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Rents have gone up, and they keep going up. This is a boon for the growing BTR/Multi-Family sector in the UK. However, the question is, how far can this really go? Eventually rents must hit a limit where further increases are just not possible.

A person could potentially spend 100% of their income on rent, and live off credit cards, for a while, but it obviously wouldn’t be sustainable. There is some evidence that this is already happening as counter intuitively, credit card debt has been increasing over the past year despite the rise in interest rates.

But that aside, there must be an upper limit on how far rents can rise before they are unsustainable, and if there is, then there should also be a relationship between the levels of rent affordability and the changes in rents.

To test this, we’ll look at a few different areas of the UK using the REalyse data platform. The first and most obvious starting point is London, not just for its size, but also due to the extreme differences between neighbourhoods.

The chart above shows a heatmap of ‘affordability’ showing the proportion of income that someone earning £80,000 a year would have to spend to afford the rent on a two-bedroom flat. The lighter colours show a higher percentage of income that would need to be spent, ie less affordable, and the dark colours show the more affordable locations where a much lower proportion of income would need to be spent on rent. It shows pretty much what we would expect to see, the centre is more expensive.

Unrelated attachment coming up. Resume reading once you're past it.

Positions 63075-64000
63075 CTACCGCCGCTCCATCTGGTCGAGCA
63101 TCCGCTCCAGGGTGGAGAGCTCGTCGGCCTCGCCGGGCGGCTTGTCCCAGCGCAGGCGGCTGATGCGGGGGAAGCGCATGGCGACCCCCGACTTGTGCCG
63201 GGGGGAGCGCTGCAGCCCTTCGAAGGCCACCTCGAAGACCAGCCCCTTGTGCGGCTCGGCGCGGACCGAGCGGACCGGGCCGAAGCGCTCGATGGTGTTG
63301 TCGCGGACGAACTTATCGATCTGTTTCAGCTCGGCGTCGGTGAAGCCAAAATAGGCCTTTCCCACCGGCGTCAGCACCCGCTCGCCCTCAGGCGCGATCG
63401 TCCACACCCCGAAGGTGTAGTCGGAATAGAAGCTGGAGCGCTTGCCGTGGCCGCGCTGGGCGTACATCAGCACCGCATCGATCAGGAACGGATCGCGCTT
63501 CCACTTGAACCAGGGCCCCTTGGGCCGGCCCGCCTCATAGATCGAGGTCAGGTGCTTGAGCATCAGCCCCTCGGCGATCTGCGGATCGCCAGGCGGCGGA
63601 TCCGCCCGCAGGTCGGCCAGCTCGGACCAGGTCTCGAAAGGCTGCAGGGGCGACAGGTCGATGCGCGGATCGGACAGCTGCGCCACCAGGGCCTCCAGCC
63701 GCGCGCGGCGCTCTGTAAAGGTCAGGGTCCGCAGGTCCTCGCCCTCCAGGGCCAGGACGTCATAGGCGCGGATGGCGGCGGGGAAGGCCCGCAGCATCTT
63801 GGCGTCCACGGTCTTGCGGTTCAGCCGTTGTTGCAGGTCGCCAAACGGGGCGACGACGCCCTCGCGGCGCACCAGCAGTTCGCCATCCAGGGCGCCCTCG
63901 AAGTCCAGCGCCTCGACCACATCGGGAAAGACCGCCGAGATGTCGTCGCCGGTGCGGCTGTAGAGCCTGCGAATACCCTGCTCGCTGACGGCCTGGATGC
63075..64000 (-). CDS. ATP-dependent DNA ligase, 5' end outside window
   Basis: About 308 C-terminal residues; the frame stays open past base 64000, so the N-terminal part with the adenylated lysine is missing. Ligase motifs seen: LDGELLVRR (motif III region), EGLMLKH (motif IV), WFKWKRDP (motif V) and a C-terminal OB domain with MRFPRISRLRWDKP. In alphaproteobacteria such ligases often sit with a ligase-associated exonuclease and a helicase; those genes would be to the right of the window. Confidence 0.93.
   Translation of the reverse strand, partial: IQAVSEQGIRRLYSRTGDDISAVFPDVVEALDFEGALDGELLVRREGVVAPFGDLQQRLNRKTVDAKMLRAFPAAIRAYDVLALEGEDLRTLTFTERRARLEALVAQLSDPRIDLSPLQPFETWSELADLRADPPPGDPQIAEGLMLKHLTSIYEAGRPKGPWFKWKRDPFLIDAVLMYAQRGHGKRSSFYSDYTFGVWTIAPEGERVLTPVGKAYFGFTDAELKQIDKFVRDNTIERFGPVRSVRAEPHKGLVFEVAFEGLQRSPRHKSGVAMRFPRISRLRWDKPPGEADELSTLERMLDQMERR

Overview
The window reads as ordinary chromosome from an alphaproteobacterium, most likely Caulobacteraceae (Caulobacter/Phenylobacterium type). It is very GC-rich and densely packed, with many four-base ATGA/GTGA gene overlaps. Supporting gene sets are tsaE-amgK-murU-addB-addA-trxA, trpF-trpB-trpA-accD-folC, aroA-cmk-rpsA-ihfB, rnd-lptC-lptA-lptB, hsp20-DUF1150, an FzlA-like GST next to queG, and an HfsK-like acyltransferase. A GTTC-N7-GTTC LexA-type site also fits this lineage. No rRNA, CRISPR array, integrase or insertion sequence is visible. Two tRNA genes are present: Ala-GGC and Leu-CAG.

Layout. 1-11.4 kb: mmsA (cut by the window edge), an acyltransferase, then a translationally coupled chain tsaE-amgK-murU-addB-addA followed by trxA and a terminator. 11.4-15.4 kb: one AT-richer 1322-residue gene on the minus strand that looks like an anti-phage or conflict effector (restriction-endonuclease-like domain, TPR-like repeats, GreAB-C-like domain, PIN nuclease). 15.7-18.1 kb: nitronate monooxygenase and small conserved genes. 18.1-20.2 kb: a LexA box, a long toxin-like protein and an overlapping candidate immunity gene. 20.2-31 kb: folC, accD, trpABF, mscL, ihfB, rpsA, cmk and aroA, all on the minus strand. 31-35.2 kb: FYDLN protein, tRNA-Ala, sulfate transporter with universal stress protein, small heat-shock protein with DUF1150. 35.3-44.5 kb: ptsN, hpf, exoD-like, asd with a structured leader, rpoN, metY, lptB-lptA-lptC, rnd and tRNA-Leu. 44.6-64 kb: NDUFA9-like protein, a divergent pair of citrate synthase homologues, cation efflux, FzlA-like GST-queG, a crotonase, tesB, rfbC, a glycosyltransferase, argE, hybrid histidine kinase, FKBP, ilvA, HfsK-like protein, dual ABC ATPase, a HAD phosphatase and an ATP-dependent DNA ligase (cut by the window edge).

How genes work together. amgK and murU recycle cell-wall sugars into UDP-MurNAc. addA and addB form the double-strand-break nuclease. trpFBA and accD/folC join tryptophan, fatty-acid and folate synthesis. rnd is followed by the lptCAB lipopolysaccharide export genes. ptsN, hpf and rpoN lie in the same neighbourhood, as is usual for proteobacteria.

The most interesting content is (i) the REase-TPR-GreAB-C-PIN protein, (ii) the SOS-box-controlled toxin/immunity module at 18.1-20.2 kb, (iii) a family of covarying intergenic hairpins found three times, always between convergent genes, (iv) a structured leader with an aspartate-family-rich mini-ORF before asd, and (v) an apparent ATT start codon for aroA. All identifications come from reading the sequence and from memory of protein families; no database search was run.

Using this as a guide, and looking across the entire country I looked for areas of low, medium and high affordability relative to the median income of the people living there. In each location I looked at the change in rents between March ’22 and August ’23. A somewhat arbitrary date range, however August data is the most up to date at the time of writing and using data from winter months risks brining in more seasonality-based variations.

For each location I looked at the changes in rent per square foot, both the asking rents and achieved rents, for 2-bedroom flats. It did not take long for a pattern to begin to emerge from just a handful of locations.

Table showing the % of income to be spent by 2 earners for a 2 bedroom flat, the corresponding £/sqft values and the changes over a 17 month period.

Plotting these against each other, even in this relatively small sample showed a relatively clear inverse relationship between (un)affordability and rent increases. The more affordable an area, the higher its past rental increases. The more un-affordable an area, the lower its increases.

If this chart is to be believed, then it implies that, all else being equal, there is a lot of potential for higher rents in most locations. If people in Central London can afford 50%, then presumably that can also be the case in other locations. Again, take this with a large grain of salt, these are median income figures, not the upper or lower quartiles, it is a relatiely small sample, and the income information for locations such as Mayfair and Blegravia may not paint the complete picture of wealth.

But, if we extend this quick analysis and stretch the afforability of all locations in the sample to the same level as Central London then you can see that there is still enormous upside for rents in most parts of the UK.

Whether or not people in other parts of the country will be as willing to pay this as those in London remains to be seen.

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